Now here’s the real deal.  The campers will be joined by “six of the top pro shooters in the world,” including the husband and wife Miculek team; Julie Golub, who makes those adorable NSSF videos explaining why gun safety is something the whole family needs to understand; KC Eusebio, who represents an ammunition company, and several more award-winning, competitive shooters.  All of the camp instructors come out of the USPSA environment; those are the ‘practical’ shooting folks who run around and blast away at various targets which simulates the how’s and why’s of defending yourself with a gun. Which is, I guess, why the weekend is called a ‘fantasy’ camp.

Incidentally, I don’t know how much things have improved at the Clark County shooting range, but back in 2014 the County Commissioners reluctantly ponied up 30 grand of taxpayer dollars to do a marketing push because the range had lost money every year since it opened in 2009.   The granddaddy of all these shooting camps is Thunder Ranch, which has gone through several changes in ownership due to the fact that, when all is said and done, it’s just not that easy to find a lot of people who are willing to shlep all the way to Oregon to do exactly the same thing that they can do either at a local shooting club or, if they have enough space, in their own backyard.

I got my first toy gun when I was six years old.  It was a plastic replica of the Colt Single Action Army revolver and I spent hours practicing my fast-draw techniques with this gun, and made sure I was always wearing my Roy Rogers ‘official’ cowboy hat along with my leather holster and belt.  The fact that I was standing in front of an apartment building in the middle of New York City didn’t bother me at all.  For that matter, I may have seen John Wayne pulling out his six-shooter in the middle of the Wild West, but in fact he was standing in the middle of a movie lot not far removed from Sunset and Vine.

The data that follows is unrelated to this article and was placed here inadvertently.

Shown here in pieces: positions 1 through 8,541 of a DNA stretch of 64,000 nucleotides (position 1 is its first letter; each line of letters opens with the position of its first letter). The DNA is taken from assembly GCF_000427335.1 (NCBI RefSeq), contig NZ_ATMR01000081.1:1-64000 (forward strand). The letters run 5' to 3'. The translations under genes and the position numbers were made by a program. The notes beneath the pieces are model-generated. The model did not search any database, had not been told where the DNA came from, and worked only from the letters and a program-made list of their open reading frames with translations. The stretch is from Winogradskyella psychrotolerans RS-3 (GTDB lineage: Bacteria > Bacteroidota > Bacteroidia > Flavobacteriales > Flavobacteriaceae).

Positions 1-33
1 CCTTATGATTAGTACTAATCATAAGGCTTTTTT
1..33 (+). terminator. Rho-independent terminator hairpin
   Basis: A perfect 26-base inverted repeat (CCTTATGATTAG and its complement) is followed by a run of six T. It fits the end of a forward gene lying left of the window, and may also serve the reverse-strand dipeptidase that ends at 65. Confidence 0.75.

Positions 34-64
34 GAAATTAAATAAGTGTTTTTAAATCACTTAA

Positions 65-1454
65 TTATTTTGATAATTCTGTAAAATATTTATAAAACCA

Know why these folks are going out to the NSSF Fantasy Camp?  Not because they are worried about the 2nd Amendment, not because they are worried about Hillary grabbing their guns, not because they want to make sure that their gun ‘rights’ make them free.  They are going out there because it’s fun.  And what makes it fun?  Exactly what the NSSF says – it’s a fantasy.  And believe me, if it wasn’t a fantasy that some adults enjoy, the gun business would long ago have disappeared.


Can You Still Buy A Gun On Facebook? Yup, You Sure Can.

            Matt Drange has just published an article that should be required reading for everyone in GVP.  Because basically what Matt did was the follow up on Facebook’s decision to ban private gun sales from the perspective of wanting to see whether, in effect, the ban has made any difference at all.  And while it is virtually impossible to quantify how many Facebook pages were devoted to gun sales either pre or post the January ban, it is clear that many of the Facebook sellers have managed to continue selling internet guns either explicitly on Facebook or through other, somewhat disguised means.

 ar           I happen to be a member of a private Facebook gun group which I joined not because I wanted to buy or sell guns, but as one of many resources I use to check the ups and downs of the gun market as a whole.  I never felt all that comfortable using the monthly FBI-NICS numbers as a guide to overall gun sales, in particular because NICS obviously doesn’t catch many private transactions, plus the 4473 NICS form doesn’t distinguish between the sale of new and used guns.  But I find that a much more sensitive barometer for the ebb and flow of gun commerce (true of all commerce) is price, so when the selling price of AR-15 rifles dropped by more than 30% between 2013 and 2015 I knew that the tactical gun craze had come to an end.

            What Drange discovered by joining more than two dozen Facebook gun groups was that most of the groups are still doing business as usual simply by making it more difficult for Facebook viewers who aren’t members of the particular group to identify the group’s page.  And the easiest way to do this is to change the page’s name so that a search for pages using terms like ‘guns’ or ‘AR’ or something else relevant to Gun Nation won’t come up.  The administrator of my group simply took the name, replaced every other letter with a symbol and that was the end of that.